Washington – US President Barack Obama has called for a ceasefire in Sudan, following an upsurge in fighting in the South Kordofan region, the BBC informs. He urged both the north and south to “live up to their responsibilities” to prevent a return to civil war.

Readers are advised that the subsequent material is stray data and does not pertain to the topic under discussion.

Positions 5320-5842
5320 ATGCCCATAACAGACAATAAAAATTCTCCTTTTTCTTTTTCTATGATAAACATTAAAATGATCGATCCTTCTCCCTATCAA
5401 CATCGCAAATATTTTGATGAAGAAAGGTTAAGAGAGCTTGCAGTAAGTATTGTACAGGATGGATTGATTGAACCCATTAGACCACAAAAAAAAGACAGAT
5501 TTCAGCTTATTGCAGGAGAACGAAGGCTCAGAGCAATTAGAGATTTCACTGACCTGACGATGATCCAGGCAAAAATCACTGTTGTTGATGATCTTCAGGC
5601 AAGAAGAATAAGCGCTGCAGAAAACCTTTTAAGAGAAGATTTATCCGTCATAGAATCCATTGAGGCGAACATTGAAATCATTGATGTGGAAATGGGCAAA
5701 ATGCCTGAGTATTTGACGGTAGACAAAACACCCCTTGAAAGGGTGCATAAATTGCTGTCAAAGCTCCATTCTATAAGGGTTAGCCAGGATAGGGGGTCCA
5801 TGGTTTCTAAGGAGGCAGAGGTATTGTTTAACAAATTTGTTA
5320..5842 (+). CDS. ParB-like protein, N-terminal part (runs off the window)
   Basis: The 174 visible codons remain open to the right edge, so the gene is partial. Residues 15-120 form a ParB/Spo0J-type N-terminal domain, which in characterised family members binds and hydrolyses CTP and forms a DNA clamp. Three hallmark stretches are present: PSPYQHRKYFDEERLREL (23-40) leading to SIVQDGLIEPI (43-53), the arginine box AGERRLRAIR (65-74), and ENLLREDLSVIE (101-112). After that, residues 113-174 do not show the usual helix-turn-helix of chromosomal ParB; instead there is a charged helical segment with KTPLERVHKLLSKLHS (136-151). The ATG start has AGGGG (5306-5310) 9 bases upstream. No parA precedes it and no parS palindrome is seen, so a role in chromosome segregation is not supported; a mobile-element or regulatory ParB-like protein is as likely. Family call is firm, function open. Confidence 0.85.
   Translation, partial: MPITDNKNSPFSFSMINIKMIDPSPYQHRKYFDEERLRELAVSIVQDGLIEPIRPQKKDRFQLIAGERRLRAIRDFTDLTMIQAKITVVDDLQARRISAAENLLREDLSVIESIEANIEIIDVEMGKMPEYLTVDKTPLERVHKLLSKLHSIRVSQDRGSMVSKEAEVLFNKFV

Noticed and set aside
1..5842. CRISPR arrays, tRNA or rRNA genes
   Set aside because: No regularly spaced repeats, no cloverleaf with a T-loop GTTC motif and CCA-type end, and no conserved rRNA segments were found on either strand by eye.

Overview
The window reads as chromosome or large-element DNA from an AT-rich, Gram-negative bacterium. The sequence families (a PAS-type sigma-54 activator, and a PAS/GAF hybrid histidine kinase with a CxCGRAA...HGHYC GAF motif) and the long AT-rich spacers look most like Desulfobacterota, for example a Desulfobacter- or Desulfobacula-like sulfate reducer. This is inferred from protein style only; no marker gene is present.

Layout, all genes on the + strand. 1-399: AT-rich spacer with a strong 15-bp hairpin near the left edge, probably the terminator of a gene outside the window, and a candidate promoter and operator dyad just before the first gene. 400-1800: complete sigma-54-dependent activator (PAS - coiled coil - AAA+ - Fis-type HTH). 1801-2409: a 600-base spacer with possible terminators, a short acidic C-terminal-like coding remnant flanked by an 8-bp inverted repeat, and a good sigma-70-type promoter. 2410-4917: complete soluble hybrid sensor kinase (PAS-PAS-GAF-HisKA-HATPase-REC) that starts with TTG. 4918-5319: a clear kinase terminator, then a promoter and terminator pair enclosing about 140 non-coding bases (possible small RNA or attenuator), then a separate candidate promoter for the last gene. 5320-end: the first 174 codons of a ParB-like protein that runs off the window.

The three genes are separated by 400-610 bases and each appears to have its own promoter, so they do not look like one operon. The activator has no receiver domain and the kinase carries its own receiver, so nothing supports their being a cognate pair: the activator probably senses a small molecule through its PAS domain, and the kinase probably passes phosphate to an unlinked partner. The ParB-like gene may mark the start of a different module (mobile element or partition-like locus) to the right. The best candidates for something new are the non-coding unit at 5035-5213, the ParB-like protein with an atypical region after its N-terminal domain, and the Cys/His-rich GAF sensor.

Thousands of people have been displaced in recent days of violence, which comes only weeks before South Sudan becomes independent. Meanwhile, the UN has accused Sudan of hampering aid efforts. Roadblocks manned by militia are preventing aid reaching thousands of people in need, the UN’s refugee agency said. The agency said it had appealed to the Sudanese government to allow planes to land at the main airport in the affected area, in Kadugli. Khartoum carried out what the UN described as an “intensive bombing campaign” near the border on Tuesday. Northern forces are accused of targeting the area’s pro-southern groups, as oil-rich South Sudan prepares for independence next month. “There is no military solution; the leaders of Sudan and South Sudan must live up to the responsibilities,” Obama said in a recorded audio message. “The government of Sudan must prevent a further escalation of this crisis by ceasing its military actions immediately, including aerial bombardments, forced displacements and campaigns of intimidation,” he added. Meanwhile, the head of the worldwide Anglican church, Archbishop of Canterbury Rowan Williams, said the unrest was a major threat to the stability of Sudan. Southern Information Minister Barnaba Marial Benjamin welcomed Obama’s remarks and said a well-planned disarmament, demobilisation and reintegration programme was needed instead of the current use of force.